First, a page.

Curriculum Shorts (Some short musings about curriculum)
The T-Shaped curriculum idea can be thought of, quite simply, in this way: the horizontal line of the T represents breadth and the vertical, depth.
The concept is prevalent in design education and also in other ‘progressive’ scenarios with breadth sometimes representing employability and/or multiple intelligences and the vertical as subject expertise. The horizontal line can be seen as transferable skills and the vertical as knowledge and experience.
Without overcomplicating it, and instead by sticking to the competing notions of breadth and depth, it can be a useful concept can be when thinking about curriculum design. For example, in his book, A Short History of Europe, Simon Jenkins writes:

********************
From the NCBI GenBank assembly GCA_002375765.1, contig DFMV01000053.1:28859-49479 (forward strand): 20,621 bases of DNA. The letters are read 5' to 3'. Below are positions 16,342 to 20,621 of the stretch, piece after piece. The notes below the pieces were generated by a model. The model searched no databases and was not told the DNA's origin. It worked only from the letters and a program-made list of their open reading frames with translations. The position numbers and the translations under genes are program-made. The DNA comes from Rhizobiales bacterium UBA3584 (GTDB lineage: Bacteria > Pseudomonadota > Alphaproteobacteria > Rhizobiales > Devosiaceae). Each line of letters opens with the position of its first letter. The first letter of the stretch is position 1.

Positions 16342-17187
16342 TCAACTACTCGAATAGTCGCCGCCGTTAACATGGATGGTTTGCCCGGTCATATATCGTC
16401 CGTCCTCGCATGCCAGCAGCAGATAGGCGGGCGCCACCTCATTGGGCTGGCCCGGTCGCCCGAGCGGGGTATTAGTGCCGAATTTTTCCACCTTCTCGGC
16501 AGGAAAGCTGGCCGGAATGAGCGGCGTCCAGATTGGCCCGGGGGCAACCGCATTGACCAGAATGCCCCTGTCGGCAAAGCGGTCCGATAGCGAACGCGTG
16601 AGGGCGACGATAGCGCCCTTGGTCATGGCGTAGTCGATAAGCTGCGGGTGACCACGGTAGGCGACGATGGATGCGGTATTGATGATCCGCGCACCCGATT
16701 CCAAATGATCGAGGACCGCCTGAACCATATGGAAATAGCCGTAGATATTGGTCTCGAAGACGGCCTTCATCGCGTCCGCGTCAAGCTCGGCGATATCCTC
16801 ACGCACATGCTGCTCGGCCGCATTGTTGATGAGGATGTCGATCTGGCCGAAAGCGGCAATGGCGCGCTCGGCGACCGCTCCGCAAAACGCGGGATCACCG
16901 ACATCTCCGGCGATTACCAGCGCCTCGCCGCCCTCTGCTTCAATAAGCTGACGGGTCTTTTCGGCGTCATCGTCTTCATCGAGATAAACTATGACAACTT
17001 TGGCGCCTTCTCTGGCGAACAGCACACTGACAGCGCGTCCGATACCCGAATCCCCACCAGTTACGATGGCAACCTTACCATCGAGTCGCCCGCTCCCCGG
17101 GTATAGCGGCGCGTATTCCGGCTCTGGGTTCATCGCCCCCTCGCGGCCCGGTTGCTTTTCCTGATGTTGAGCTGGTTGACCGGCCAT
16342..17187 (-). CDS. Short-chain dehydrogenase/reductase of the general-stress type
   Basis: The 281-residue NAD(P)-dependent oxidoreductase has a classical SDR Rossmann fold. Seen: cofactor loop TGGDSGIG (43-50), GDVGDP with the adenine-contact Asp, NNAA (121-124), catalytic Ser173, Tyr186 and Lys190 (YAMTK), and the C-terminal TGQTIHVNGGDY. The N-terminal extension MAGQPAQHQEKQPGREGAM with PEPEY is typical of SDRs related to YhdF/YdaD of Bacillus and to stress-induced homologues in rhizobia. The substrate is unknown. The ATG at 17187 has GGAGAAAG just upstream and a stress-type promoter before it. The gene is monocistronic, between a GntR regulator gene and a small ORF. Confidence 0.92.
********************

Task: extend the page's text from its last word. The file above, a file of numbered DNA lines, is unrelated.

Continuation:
I disagree with syllabuses that maintain history is better taught in depth rather than breadth. Depth should follow breadth, for without it history is meaningless. Without awareness of the timeline of human activity, individuals become dissociated figures on a bare stage. Those who cannot speak history to one another have nothing meaningful to say. Context – which means a sense of proportion – is everything.
A knowledge-based curriculum could easily become a list of facts, but if a knowledge-rich curriculum is sought then one of the things that can enrich knowledge is knowing the context in which items of knowledge can sit. This context can be extremely broad and, yes, it can cross subject-boundaries (think of the context of modernism, or renaissance, for example) it can be concept-oriented, values-driven or a number of other ways in which we make meaning. Without the breadth, depth can be left bereft.
What is the balance needed between depth and breadth? The answer is context-dependent.